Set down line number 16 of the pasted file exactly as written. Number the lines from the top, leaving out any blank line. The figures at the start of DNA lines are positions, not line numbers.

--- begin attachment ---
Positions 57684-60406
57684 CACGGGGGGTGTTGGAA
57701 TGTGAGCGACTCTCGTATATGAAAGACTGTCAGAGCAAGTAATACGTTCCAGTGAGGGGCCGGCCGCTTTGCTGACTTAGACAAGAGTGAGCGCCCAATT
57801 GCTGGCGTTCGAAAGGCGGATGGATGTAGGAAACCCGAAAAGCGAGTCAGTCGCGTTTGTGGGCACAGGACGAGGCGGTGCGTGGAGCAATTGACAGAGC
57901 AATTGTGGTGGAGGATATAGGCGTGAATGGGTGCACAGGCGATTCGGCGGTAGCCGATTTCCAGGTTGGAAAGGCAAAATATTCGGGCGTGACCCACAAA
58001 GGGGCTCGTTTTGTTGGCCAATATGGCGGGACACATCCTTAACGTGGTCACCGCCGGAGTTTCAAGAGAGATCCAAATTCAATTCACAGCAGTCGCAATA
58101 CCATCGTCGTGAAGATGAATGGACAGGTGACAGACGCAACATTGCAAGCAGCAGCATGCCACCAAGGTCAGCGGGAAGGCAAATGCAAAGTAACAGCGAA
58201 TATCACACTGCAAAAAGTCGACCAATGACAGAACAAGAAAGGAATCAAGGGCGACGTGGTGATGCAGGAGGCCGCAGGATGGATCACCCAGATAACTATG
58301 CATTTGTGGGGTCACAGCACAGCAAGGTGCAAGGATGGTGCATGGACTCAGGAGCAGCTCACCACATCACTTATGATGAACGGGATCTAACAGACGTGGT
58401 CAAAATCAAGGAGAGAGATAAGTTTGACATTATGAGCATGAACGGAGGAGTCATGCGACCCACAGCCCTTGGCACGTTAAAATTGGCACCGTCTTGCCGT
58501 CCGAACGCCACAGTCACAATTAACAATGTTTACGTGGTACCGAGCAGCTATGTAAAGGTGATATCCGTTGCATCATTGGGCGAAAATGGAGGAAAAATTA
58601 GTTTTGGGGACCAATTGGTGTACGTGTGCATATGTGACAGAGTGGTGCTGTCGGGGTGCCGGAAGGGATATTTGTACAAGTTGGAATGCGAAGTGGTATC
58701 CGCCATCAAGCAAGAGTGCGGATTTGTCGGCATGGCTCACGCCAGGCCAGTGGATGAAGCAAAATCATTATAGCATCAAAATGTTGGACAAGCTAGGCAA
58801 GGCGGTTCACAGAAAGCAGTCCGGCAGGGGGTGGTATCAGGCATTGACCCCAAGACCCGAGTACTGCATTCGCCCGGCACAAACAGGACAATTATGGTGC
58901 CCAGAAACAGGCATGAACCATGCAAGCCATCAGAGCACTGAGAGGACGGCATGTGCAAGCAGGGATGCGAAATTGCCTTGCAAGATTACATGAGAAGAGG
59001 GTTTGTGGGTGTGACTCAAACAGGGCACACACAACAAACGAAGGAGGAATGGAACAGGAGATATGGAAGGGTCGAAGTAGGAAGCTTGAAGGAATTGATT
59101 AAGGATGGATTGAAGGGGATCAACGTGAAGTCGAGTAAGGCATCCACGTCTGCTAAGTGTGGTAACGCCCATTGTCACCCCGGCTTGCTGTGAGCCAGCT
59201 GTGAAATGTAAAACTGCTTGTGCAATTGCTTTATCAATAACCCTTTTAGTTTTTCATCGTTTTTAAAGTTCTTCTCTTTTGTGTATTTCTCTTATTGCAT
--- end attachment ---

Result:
59001 GTTTGTGGGTGTGACTCAAACAGGGCACACACAACAAACGAAGGAGGAATGGAACAGGAGATATGGAAGGGTCGAAGTAGGAAGCTTGAAGGAATTGATT